Trump gets accolades, but no endorsements, from Capitol Hill

Trump gets accolades, but no endorsements, from Capitol Hill

Conservatives on Capitol Hill say Donald TrumpDonald TrumpWhy Americans should be bitter over Trump’s sweetened Mexican sugar deal Dems push leaders to talk less about Russia Kobach fined over Trump meeting memo MORE has tapped into the right’s growing frustration with Washington, propelling him to the front of the GOP’s 2016 presidential pack.

But no one’s rushing to endorse him.

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Instead, they’re flocking to conservative favorites such as Sen. Rand PaulRand PaulTrump called Cruz to press him on ObamaCare repeal bill: report Trump tells Democrats they need ‘courage’ to fix ObamaCare Fifth GOP senator announces opposition to healthcare bill MORE (R-Ky.) and Wisconsin Gov. Scott Walker. Others, including Freedom Caucus Chairman Jim Jordan (R-Ohio), say they’ll sit out of the 2016 primary completely.

Trump’s bombastic straight talk on the campaign trail — and his rapid ascent in the polls — has made the billionaire business mogul and reality TV star almost impossible to ignore. Trump’s name was brought up at a conservative forum at the Capitol on Wednesday without any prompting from reporters.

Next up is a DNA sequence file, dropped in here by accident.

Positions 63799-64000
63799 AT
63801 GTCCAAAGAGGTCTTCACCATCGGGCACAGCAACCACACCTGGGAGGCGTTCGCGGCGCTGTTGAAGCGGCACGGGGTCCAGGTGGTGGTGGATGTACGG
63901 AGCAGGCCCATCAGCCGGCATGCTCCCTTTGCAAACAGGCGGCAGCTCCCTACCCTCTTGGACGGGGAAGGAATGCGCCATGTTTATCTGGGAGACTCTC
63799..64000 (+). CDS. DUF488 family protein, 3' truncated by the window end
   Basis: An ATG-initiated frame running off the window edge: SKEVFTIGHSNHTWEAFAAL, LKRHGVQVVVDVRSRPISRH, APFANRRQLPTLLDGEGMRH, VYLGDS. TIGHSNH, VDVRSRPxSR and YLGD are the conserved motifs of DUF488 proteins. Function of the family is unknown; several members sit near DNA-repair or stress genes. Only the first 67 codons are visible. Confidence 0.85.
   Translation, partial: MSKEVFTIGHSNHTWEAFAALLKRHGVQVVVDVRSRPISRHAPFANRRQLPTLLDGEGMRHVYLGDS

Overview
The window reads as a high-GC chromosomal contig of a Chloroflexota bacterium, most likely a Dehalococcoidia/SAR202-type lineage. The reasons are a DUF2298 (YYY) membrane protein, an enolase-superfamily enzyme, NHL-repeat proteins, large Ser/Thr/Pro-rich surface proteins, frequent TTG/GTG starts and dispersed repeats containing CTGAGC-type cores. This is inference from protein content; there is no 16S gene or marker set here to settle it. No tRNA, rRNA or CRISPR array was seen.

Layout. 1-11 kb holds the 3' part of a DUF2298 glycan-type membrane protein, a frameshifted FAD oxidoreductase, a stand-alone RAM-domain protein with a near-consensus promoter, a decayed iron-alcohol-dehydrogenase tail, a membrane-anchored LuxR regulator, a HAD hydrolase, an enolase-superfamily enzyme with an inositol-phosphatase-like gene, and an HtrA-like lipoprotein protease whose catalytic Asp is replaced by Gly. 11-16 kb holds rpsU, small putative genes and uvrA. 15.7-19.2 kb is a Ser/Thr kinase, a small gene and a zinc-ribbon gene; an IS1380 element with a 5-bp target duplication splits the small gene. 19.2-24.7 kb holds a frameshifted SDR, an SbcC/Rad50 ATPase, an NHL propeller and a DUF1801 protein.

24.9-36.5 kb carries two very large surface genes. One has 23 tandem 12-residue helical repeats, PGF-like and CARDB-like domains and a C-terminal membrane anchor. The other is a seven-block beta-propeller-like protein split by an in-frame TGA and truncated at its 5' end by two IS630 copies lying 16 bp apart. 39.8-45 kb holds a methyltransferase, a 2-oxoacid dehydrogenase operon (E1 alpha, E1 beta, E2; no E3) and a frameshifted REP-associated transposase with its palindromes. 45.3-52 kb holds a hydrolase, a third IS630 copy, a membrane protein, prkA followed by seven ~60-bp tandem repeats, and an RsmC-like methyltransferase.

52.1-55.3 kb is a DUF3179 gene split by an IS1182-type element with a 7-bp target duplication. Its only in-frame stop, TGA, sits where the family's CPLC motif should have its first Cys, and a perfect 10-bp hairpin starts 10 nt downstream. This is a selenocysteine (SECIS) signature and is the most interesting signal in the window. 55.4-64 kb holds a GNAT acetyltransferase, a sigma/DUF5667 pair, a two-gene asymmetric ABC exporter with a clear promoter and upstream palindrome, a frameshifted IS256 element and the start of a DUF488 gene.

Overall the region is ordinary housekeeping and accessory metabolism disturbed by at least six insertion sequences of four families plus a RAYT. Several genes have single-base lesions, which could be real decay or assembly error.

“I think you see, with Donald Trump’s success, the American people’s frustration with Congress. It’s as much about Congress as it is the illegal immigration,” Rep. Walter Jones (R-N.C.), a Paul supporter, said at a “Conversations with Conservatives” event that was moderated by the Heritage Foundation.

“Our constituents are over-the-top frustrated with us,” added Rep. John Fleming (R-La.), a co-founder of the new conservative Freedom Caucus who hasn’t picked a candidate yet. “Whether you agree with Mr. Trump or not, whether you like his style or not, he’s definitely tapped into a pent-up demand, a frustration.”

Another Freedom Caucus member, Rep. Cynthia LummisCynthia LummisFemale lawmakers flee House for higher office, retirement Despite a battle won, 'War on Coal' far from over Dems on offense in gubernatorial races MORE (R-Wyo.), announced Wednesday she also was joining Team Rand. But she conceded that Trump certainly is “striking a chord and hitting a nerve” among Republican voters.

“Republicans kept saying if we get the House things will be different, and if we get the Senate things will be different. And they’re not different,” Lummis told The Hill. “The agenda that is being offered by Republican leadership is the same old big business, big unions government agenda.”

For the second-straight week, polls showed Trump leading the crowded GOP presidential field. A USA Today/Suffolk University poll said 17 percent of GOP voters favored Trump, while 14 percent backed former Florida Gov. Jeb Bush. Wisconsin Gov. Scott Walker came in third with 8 percent.

Trump’s harsh rhetoric on immigration — he suggested most Mexican immigrants were “rapists” and criminals — is causing heartburn for a party that's desperately trying to make inroads with Latino voters.